• October 16, 2017 /  Basics, Dementia

    Reduce Your Dementia Risk With Exercise

    In our last article, we discussed what proactive steps you can take to reduce your risk of developing dementia and Alzheimer’s disease. Today we’re going to go into further detail on one such step: regular exercise.

    Many older adults find that with age fitness is more difficult to maintain. You may face chronic pain, fatigue, or illnesses that limit your physical abilities. Additionally, if you’re isolated from friends and family you might lack the motivation to exercise on your own. There’s still plenty you can do, however! Let’s learn why exercise plays such an important role in reducing one’s risk for these serious diseases, and how you can incorporate it into your own life.

    Scientific Evidence

    What scientific evidence is there to support this claim? As one reference, we can look at a study done by neuroscientist Art Kramer. He scanned the brains of 120 older adults, half of whom started a program of moderate aerobic exercise — just 45 minutes, three days a week, mostly walking. After a year, the MRI scans showed that for the aerobic group, the volume of their brains actually increased.

    What’s more, individuals in the control group lost about 1.5 percent of their brain volume, adding up to a 3.5 percent difference between individuals who took part in aerobic exercise and those who did not. Further tests showed that increased brain volume translated into better memory.

    This isn’t an isolated case. Bryan James is an epidemiologist at the Rush Alzheimer’s Disease Center in Chicago. He conducted a study in which he looked at a different measure of activity — something he calls “life space.” He added up how often people got out of their bedroom, went out of their house, traveled out of their neighborhood or out of town. “The people who never left their home — even though they didn’t seem to have any cognitive problems when we started following them — were twice as likely to develop Alzheimer’s disease over five years,” James says.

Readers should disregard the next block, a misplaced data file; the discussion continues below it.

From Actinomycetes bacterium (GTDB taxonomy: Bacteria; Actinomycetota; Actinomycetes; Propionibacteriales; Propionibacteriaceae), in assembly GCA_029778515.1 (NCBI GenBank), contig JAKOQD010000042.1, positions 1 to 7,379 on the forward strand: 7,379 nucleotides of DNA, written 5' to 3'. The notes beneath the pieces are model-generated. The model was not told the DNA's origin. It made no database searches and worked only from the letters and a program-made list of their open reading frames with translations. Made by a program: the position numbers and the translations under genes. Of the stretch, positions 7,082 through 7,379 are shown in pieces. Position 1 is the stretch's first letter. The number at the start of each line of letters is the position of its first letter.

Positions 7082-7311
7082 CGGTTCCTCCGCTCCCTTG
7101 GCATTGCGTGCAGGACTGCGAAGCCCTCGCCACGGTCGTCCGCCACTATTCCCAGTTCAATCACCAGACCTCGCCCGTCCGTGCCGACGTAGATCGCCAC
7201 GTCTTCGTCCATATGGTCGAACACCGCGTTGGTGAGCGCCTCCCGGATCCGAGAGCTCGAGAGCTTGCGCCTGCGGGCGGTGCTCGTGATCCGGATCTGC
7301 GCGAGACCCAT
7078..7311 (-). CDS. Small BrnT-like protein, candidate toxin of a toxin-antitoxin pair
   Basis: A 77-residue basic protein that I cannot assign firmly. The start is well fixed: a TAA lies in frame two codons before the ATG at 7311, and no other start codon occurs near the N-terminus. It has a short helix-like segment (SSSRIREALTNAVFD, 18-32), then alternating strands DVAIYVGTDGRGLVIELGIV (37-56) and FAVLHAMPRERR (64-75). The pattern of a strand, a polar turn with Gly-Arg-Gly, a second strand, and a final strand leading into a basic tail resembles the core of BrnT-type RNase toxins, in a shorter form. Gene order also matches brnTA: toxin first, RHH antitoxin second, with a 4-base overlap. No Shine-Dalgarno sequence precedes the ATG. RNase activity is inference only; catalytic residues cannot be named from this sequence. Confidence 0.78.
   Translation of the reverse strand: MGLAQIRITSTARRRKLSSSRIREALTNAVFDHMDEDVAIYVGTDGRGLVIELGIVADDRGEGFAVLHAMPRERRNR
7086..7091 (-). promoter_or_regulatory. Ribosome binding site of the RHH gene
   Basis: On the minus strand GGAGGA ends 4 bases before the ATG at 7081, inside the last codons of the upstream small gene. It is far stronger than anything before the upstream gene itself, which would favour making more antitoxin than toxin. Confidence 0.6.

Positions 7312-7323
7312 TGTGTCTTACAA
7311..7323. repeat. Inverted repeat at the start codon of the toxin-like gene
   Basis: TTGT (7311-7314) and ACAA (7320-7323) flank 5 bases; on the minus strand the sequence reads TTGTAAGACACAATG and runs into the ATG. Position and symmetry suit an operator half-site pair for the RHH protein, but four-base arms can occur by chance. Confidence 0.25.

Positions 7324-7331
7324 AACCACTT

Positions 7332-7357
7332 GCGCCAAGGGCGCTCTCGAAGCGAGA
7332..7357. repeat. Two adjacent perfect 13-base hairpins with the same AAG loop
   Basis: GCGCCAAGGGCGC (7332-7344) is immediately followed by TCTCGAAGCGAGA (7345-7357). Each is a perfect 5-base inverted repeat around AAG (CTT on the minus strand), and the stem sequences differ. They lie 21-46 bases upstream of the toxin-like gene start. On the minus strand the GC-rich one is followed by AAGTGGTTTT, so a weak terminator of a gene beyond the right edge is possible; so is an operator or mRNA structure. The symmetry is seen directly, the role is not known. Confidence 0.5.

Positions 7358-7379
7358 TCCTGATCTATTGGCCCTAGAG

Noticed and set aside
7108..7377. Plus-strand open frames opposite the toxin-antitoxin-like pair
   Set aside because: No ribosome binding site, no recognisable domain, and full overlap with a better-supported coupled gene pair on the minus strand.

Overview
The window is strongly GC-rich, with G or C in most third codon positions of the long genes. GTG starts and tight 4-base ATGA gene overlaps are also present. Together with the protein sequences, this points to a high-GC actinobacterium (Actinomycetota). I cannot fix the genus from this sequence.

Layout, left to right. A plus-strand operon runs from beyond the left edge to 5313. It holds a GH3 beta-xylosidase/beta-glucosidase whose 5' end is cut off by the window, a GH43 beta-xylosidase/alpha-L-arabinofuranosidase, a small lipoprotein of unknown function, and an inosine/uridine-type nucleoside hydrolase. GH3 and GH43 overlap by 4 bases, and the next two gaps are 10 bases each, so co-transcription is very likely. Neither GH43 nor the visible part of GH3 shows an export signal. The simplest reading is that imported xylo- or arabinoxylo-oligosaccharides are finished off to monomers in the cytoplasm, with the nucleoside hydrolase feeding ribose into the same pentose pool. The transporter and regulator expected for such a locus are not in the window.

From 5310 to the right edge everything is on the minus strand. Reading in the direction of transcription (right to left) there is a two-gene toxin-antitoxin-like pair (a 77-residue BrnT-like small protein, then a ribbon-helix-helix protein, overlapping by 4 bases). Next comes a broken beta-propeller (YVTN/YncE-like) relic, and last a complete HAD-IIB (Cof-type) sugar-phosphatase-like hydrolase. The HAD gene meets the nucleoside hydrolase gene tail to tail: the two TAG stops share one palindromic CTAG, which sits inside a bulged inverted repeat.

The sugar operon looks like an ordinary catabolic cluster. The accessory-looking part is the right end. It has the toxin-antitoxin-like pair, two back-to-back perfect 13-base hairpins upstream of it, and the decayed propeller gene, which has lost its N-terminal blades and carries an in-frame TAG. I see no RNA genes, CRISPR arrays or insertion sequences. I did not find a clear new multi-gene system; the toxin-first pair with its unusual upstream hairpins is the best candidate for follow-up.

Why exactly does this happen? Increased aerobic capacity has benefits for the metabolism and physiological function of the brain. A protein known as brain-derived neurotropic factor (BDNF) is known to be important in the development, survival, and plasticity of nerve cells called neurons. It’s also important in protecting against neuro-degeneration that’s associated with Alzheimer’s disease, and other forms of dementia.

    Regular aerobic exercise boosts the level of BDNF by 2-3 times, and clearly the more often you exercise, the more prolonged the effect. We all deal with stress and fear in our everyday life, requiring our brains to constantly adapt. Since exercise has been shown to help us do this, it may well explain how it can be effective in reducing the risk of depression, anxiety, and dementia.

    What You Can Do

    As mentioned, this blog has covered the topic of fitness in the past. There are 3 common threads among them: start with easy, gentle exercises until you know your personal limits; reach out to family and friends for support, or look for a group to join; and have fun! By finding activities you really enjoy doing, you ensure that you continue to do them with regularity.

    For more, check out our past articles regarding fitness and overall wellness:

    4 Ways to Stay Active as a Senior

    How To Exercise When You Have Arthritis

    Five Wellness Tips for Seniors

    Speaking of Exercise

    Does this mean that you can 100% prevent dementia? Sadly, no. There are a myriad of factors that influence someone’s risk. However, you can play an active role in your own future health, and do a great deal of good for your brain!

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  • December 12, 2016 /  Miscelleaneous

    How To Exercise When You Have Arthritis
    This is part of a continuing series on how seniors can stay fit long into their older years. Arthritis is extremely common among the elderly, and can affect life negatively in numerous ways. If you’re a sufferer, you might wonder how you could possibly exercise with the pain you experience.